Among the Confederate troops was a contingent of approximately 50 young cadets from the West Florida Seminary (present day Florida State University) who played an integral role in turning back the yankees and sent them scurrying back to their ships which were waiting in the Gulf of Mexico.
This Confederate victory kept Tallahassee from falling to the yanks (the only Confederate capital east of the Mississippi River not to fall) and, more importantly, spared the Big Bend area the infrastructure destruction and rape and pillage that had occurred in other parts of the South that had fallen to the yankee horde.
For their valor in combat, the cadets earned for the school the privilege of flying a battle streamer.
Another school that has the privilege of flying a battle streamer is The Citadel in Charleston, South Carolina. The Citadel is actually approved to fly nine battle streamers representing eight engagements with the enemy and one streamer representing the Confederate States Army.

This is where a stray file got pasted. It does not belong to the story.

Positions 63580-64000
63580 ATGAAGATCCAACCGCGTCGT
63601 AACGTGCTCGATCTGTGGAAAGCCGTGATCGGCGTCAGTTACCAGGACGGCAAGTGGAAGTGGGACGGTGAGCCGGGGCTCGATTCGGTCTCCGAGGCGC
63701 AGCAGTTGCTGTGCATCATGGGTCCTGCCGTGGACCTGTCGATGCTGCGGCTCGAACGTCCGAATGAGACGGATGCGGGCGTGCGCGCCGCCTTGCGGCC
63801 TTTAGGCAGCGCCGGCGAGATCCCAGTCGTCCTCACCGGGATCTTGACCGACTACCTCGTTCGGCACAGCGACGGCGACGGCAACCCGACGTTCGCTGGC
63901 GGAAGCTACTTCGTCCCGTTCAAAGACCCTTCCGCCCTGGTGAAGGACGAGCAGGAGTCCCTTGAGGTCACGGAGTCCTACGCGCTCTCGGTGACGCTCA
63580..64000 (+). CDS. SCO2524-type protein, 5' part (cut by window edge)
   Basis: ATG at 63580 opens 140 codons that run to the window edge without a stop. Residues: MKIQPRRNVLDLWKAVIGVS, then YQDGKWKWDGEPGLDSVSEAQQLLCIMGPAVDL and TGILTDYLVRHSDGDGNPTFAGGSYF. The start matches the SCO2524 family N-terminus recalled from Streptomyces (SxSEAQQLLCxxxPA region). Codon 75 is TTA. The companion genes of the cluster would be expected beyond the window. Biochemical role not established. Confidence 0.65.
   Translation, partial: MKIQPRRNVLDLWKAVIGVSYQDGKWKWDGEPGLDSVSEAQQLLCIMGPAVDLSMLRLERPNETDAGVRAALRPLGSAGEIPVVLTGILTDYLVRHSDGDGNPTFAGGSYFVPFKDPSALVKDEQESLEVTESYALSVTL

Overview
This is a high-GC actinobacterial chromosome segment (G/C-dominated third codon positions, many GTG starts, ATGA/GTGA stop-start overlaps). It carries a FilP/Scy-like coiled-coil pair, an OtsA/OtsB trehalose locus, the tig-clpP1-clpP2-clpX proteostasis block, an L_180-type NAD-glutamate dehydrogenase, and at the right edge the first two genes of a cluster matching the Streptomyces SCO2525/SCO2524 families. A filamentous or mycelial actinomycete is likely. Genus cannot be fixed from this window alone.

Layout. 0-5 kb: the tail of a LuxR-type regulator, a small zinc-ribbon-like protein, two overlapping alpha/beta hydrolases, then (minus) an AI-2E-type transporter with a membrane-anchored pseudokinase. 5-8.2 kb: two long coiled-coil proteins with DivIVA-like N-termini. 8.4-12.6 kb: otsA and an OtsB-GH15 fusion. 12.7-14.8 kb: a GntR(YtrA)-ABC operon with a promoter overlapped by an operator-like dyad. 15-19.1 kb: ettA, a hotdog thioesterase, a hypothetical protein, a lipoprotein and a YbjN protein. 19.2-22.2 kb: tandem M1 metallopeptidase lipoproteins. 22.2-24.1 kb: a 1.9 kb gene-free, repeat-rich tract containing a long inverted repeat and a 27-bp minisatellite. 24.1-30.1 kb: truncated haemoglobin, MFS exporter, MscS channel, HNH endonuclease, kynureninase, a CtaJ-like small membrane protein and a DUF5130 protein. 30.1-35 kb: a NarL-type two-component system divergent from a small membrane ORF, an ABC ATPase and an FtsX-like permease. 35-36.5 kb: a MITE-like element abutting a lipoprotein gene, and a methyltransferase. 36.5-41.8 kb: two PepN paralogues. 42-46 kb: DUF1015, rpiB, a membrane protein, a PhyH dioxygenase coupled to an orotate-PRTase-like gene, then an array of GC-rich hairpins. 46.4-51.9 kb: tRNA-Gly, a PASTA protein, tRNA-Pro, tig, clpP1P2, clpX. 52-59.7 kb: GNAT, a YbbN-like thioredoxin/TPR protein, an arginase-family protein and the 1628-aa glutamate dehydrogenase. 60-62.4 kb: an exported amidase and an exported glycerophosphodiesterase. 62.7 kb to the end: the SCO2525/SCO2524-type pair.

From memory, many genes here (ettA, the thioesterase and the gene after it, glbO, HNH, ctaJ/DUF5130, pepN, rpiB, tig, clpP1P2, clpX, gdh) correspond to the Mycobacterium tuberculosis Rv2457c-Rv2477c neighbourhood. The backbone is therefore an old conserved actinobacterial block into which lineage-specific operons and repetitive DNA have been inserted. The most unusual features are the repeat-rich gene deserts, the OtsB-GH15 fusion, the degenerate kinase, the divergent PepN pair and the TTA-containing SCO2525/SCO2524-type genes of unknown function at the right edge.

The earliest action of the cadets from the school, which was called the South Carolina Military Academy at the time, occurred on January 9, 1861 when cadets fired cannon located on Morris Island at a ship, the "Star of the West", that had been sent to reinforce the Union garrison at Fort Sumter with additional military supplies and troops. ( This was in violation of an agreement that had been reached between South Carolina and the Federal government.) The "Star of the West" was hit three times by the shelling and turned back without delivering its cargo.
These shots were essentially the first shots of the War Between the States, but President James Buchanan, unlike his successor, Abraham Lincoln, was unwilling to risk war by retaliating. Lincoln, of course, desired war and just three months later when the firing on Fort Sumter occurred he had his excuse to launch war.